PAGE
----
When I was planning this blogging project, I wanted to include a creative element that went beyond straightforward psychogeographical ‘reports’ of walks. Inspired by Mark Fisher’s Ghosts of My Life (p.206), where he explores creative representations that ‘take root’ in landscape, I decided I wanted to use my limited (but enthusiastic!) songwriting skills to offer a more poetic rendering of the urban environment. Some reasons for this (amongst others) were: to practice (and open to contestation) the making and/or staining of landscape, to offer a more ‘layered’ representation of place that goes beyond the sometimes ‘blunt instrument’ of explanatory speech, and to open a line of experimentation with the desires attached to place. The result will be a series of videos – like the one in my previous post – that overlay a song onto a walk, or part of a walk, that I’ve done.
However, with this initial video at least, I feel the need to write a little more about it rather than publish it with only the lyrics for comment. The lyrics for the song were originally a response to my first post on this site; a psychogeographic report of a walk I did around and between Miller St and Queen St. Anticipating, on that walk, a sense of transition from a person I was into a ‘freer’ version of myself, I was confronted instead with a sense of still carrying with me some of the baggage of my younger self, but also the baggage of a wider landscape of Scottish Presbyterianism. The imagery in the lyrics conjure up the Exodus story – captured also in the song’s title ‘Not Consumed’, part of the Church of Scotland’s (the Church in which I was raised) motto – but twist it a little, suggesting an eternity traipsing the desert, rerouted always away from the promised land by avoiding fissures in the landscape and the ghosts that float through them.
I filmed the video after being shocked, on my initial walk, by just how close the first place I lived in Glasgow, on Miller St, was to a set of key sites that evidence Glasgow’s entanglement in the transatlantic slave trade. The Tobacco Merchant’s House, on the edge of the Merchant City, is more-or-less directly opposite the Miller St entrance to my old student halls; but then, why wouldn’t it be? When I first moved to Glasgow I was ignorant of the horrific resonances of the landscape in which I lived. I’m well aware now, but I was still surprised on my walk; going from feeling – albeit buffered by privilege – some of the heaviness of the Merchant City’s landscape to all of a sudden, being right where I used to live, somewhere with such positive personal connotations. It was a jarring juxtaposition; I thought there was more of a gap between my more positive, subjective topology of the city and the city’s darker, insistent stratigraphy. It was a palpable reminder of the immanence of the past and of injustice; a wyrd break in the experience of the urban environment. I re-walked my walk through the Merchant City and captured some footage because it felt important to record the affective disjuncture caused by the landscape I’d practically lived on top of – that many in Glasgow continue to live on top of – when exposed to new information and fresh attention.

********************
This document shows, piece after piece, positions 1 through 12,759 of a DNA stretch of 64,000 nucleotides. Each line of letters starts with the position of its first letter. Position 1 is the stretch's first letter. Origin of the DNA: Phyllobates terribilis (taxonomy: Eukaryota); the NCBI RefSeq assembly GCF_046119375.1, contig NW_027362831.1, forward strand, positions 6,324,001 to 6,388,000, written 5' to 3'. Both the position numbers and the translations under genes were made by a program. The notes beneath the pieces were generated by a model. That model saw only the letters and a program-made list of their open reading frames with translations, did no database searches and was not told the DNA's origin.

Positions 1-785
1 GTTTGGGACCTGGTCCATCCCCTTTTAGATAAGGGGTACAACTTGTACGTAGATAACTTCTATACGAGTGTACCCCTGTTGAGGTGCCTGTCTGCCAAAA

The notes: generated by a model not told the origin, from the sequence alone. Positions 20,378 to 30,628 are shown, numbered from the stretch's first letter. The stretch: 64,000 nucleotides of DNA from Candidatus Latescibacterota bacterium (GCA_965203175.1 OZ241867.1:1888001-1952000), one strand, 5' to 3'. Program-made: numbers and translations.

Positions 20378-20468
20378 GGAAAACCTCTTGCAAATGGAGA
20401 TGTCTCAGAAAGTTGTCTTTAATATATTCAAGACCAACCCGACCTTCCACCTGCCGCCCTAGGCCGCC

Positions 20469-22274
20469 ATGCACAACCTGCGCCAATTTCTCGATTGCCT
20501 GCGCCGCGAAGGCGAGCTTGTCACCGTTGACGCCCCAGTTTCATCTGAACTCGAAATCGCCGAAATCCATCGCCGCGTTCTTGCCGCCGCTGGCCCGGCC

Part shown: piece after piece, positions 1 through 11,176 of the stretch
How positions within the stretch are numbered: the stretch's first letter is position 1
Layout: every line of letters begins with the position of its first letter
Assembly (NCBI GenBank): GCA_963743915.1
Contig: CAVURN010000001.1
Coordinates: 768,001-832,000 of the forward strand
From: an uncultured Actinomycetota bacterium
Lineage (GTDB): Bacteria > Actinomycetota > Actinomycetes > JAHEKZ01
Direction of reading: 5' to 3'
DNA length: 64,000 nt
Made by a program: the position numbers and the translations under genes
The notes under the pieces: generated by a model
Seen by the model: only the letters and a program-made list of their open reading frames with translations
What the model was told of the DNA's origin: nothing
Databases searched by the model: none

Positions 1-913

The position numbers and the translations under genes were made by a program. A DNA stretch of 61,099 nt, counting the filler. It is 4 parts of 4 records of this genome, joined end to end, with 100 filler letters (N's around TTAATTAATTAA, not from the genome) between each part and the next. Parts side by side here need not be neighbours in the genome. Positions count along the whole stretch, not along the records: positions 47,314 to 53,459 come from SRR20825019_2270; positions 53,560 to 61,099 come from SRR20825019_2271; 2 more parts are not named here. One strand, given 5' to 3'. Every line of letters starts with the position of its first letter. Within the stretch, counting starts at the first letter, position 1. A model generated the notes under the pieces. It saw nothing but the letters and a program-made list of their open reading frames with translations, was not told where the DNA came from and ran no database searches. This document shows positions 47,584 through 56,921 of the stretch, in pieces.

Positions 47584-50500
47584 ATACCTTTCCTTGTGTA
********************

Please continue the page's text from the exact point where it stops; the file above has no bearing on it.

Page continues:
When overlaying the song on the video footage, another ‘Exodus resonance’ emerged. Famously, the Exodus narrative infuses many of the Black Spiritual songs of the southern US; songs like “Go Down Moses” and “Didn’t Ol’ Pharaoh Get Lost”. Although the song I wrote about Miller St and Queen St reflects the sense of unfreedom I felt as I traversed those streets – related to my own religious baggage – when it is overlaid on footage of the Merchant City, with it’s signs for ‘Virginia Place’, ‘Virginia Court, and ‘Tobacco Exchange’, a much more serious sense of unfreedom and need for Exodus begins to resonate through the song’s lyrics. The Merchant City is part of a broader landscape that instigated the need for millions of enslaved people to transmute the ‘Promised Land’ imagery of the Exodus story – and what they interpreted as its condemnation of slavery – into song. The song I’ve written then, when overlaid on this video footage, becomes a warning to all of us who engage with this part of Glasgow. In what ways will Glasgow’s colonial and slave-dealing past continue to desertify people’s lives if not faced? What and who was and/or will be consumed or not? Whether there will ever be something approximating a promised land remains to be seen, but if it is to be even partially experienced, it must be conceived as constructed – an open-ended, emergent way of being ‘arrived at’ – and it will only be the ghosts reaching through the gaps in the landscape (and those that know the gaps and ghosts well) that will be able to sketch its architecture.
Although I did not manage to experience it before it ended, I must acknowledge Adura Onashile’s augmented reality experience Ghosts with reference to this post. Onashile created Ghosts for the National Theatre of Scotland which – as I have read elsewhere – visually overlays globe-spanning historical geographies of slavery onto the Merchant City. As Onashile says in this youtube video, recognising our past can alter how we feel in place. I hope this post and the music-video it discusses contribute something to the emotional changes Onashile hopes to layer onto Glasgow’s landscape. Not to take away any love for the city – Concrete Bodach is founded significantly on that love – but to see Glasgow more potently as a place to engage with injustice from (folding together present, past, local, and trans-spatial considerations), inspired by our love of place to engage and alter what has made and continues to make Glasgow. In this respect – and with reference to the content of this post – I would point people towards Flag Up Scotland Jamaica, an organisation highlighting the connections between Glasgow, Scotland, and their colonial engagements in Jamaica.